California Governor Jerry Brown; Senator Fran Pavley; Assemblywoman Julia Brownley; LA County Supervisor Zev Yaroslavsky; Natural Resources Secretary John Laird; Director of Dept of Parks and Recreation Ruth Coleman
The Malibu Lagoon, the wetlands at the base of Malibu Creek, is an ecosystem home to plants, fish, birds and mammals and a place we can visit and celebrate nature. The California State Parks system is planning to bulldoze and dredge the lagoon to "restore" it: they want to fix what they perceive as broken. They plan to commence June 1, during bird nesting season.
Many of us see the Malibu lagoon as a thriving nature habitat that needs to be nurtured and protected. We all want the Lagoon to be healthy, but we can help it thrive without disrupting the things living in it. Tell California officials not to destroy Malibu Lagoon in an attempt to save it!
1. Use low impact methods to protect the lagoon habitat, without disrupting the life forms in this ecosystem, including endangered and threatened species.
2. Be fiscally responsible: the current plan will cost taxpayers at least $8.5 million.
3. Stop upstream contamination of the creek that runs into the Lagoon.
4. Don't create a discharge pipe between the lagoon and the ocean. Massive movement of water will also disrupt the sand exposing surfers and swimmers to microbes causing infections such as MRSA.
5. Don't use taxpayer's money in a way that could potentially ruin the legendary wave break at Surfrider Beach forever.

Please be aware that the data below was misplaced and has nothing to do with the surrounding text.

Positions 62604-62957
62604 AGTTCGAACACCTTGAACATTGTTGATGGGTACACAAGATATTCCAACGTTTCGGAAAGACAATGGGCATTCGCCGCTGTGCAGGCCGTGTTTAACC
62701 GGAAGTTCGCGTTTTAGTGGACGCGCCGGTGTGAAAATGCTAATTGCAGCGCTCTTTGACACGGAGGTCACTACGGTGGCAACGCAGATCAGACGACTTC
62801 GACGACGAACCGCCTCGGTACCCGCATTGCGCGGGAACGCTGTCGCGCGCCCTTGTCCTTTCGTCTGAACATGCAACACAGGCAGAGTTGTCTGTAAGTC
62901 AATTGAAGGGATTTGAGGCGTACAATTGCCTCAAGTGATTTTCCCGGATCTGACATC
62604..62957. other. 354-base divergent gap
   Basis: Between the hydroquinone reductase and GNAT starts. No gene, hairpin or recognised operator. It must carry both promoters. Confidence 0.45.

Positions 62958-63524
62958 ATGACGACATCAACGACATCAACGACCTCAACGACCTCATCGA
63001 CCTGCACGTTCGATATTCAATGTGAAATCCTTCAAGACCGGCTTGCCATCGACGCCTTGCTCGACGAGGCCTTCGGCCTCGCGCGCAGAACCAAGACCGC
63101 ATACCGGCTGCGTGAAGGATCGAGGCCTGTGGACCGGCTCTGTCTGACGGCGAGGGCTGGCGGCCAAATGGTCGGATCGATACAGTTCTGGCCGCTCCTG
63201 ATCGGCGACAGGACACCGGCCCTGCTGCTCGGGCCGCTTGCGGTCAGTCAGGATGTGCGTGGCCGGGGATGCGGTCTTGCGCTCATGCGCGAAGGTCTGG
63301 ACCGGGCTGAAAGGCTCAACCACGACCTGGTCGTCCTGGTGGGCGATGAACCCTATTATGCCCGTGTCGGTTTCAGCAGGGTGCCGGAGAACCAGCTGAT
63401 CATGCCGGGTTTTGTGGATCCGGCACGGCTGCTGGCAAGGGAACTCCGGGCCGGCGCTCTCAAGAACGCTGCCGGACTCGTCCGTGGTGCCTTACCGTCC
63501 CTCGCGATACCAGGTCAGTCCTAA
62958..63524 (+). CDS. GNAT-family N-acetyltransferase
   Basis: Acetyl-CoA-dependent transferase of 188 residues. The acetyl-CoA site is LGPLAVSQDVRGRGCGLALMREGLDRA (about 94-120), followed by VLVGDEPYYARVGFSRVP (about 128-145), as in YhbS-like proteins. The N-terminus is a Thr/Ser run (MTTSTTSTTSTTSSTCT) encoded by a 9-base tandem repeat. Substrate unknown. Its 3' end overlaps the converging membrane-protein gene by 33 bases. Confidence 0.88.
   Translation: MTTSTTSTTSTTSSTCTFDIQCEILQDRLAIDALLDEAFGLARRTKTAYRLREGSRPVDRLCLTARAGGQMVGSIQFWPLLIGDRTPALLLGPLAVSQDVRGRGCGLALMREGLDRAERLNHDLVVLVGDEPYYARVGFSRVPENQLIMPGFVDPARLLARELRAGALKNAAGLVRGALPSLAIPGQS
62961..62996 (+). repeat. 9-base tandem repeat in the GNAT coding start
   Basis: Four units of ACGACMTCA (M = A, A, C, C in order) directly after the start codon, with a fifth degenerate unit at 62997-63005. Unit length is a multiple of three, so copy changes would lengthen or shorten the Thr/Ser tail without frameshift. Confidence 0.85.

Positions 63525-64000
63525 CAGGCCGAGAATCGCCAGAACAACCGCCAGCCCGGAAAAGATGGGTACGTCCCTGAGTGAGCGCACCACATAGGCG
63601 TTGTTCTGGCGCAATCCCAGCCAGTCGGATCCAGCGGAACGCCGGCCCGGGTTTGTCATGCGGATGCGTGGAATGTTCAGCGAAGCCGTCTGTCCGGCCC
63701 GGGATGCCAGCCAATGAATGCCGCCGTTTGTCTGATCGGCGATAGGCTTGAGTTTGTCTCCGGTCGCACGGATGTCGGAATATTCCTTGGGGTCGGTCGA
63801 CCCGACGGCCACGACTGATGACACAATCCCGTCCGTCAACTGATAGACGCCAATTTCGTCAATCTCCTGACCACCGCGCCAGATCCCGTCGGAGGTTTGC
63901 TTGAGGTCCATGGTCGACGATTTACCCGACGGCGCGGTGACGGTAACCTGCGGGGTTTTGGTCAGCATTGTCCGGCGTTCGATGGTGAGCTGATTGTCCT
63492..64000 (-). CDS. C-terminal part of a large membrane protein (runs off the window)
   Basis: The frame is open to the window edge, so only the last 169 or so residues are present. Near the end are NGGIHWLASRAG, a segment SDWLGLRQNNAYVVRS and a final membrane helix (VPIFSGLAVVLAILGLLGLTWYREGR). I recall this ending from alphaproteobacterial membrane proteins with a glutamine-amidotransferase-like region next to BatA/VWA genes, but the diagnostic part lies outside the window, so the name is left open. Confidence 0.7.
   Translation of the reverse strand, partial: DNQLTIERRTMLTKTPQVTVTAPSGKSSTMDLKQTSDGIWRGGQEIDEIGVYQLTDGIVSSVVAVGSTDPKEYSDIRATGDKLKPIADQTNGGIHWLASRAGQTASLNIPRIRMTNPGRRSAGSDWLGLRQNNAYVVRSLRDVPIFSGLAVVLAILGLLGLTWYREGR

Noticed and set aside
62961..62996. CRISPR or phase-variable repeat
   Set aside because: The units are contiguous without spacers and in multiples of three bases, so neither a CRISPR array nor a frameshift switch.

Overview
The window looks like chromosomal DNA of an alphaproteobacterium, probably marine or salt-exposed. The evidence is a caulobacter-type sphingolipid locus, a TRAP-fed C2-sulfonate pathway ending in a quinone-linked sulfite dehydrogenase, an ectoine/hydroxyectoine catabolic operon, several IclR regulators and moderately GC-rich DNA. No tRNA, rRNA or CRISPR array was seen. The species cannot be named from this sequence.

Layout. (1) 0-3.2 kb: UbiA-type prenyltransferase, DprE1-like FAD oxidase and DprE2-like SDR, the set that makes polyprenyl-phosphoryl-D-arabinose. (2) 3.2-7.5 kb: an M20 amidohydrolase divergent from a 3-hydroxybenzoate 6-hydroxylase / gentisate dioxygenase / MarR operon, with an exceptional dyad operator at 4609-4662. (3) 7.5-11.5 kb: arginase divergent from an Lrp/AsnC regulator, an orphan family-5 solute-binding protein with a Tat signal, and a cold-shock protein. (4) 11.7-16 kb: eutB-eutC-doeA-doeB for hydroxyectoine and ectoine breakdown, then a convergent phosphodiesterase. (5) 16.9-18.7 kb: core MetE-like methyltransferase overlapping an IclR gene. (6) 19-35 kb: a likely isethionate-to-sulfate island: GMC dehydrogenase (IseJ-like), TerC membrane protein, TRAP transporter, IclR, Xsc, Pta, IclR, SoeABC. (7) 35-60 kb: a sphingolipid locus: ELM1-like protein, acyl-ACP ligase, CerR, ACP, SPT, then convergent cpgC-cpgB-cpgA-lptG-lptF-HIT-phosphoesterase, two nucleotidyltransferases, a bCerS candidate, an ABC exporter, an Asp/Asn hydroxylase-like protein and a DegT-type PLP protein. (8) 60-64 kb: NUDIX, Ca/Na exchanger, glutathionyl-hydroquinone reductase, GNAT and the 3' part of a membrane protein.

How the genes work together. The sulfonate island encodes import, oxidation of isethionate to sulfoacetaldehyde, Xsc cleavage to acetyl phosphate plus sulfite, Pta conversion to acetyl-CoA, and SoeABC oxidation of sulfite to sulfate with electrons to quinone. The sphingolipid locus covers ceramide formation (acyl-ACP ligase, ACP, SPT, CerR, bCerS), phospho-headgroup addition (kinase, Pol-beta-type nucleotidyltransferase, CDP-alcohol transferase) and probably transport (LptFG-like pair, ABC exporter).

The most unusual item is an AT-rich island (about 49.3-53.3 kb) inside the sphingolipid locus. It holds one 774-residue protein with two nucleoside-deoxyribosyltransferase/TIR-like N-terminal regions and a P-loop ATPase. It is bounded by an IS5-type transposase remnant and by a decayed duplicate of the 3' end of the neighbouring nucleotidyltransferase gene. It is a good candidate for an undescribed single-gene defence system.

6. Admit we don't really know how to "fix" nature. The current plan calls on "restoring" the lagoon. It is in its current condition based on the last such "restoration."
The Malibu Lagoon, the wetlands at the base of Malibu Creek, is an ecosystem that is home to plants, fish, birds, and mammals. It is a place we can visit and celebrate nature. We agree that the lagoon should be maintained in a healthy condition. We do not think that bringing bulldozers into an environmentally sensitive area is a smart way to execute this mission.
The radical dredging is planed to commence June 1, 2012 during bird nesting season. Many of us see the Malibu Lagoon as a thriving nature habitat that needs to be nurtured and protected. This small area is home to federally listed endangered and threatened animals. Before any lagoon management actions occur we must address the negative effects caused by the upstream contaminants including septic systems, a sewage plant, and illegal dumping.
The Malibu City Council voted unanimously to write a letter expressing concerns about this project, requesting additional information and research into possible alternatives. With a price tag of over 8.5 million dollars this project is very expensive. At a time when California is financially struggling why would we proceed with a project that will harm myriad resident flora and fauna and could result in exposure of surfers and swimmers to microbes causing infections such as MRSA?
Malibu has an international reputation as a surfing mecca. There are conflicting reports that this project may forever ruin the wave break at Surfrider Beach, affecting the culture of the community, and the ability for many tourism dependent residents to make a living. We all agree that we want Malibu Lagoon to thrive and be healthy. We just do not want to destroy Malibu Lagoon in our attempt to save it.
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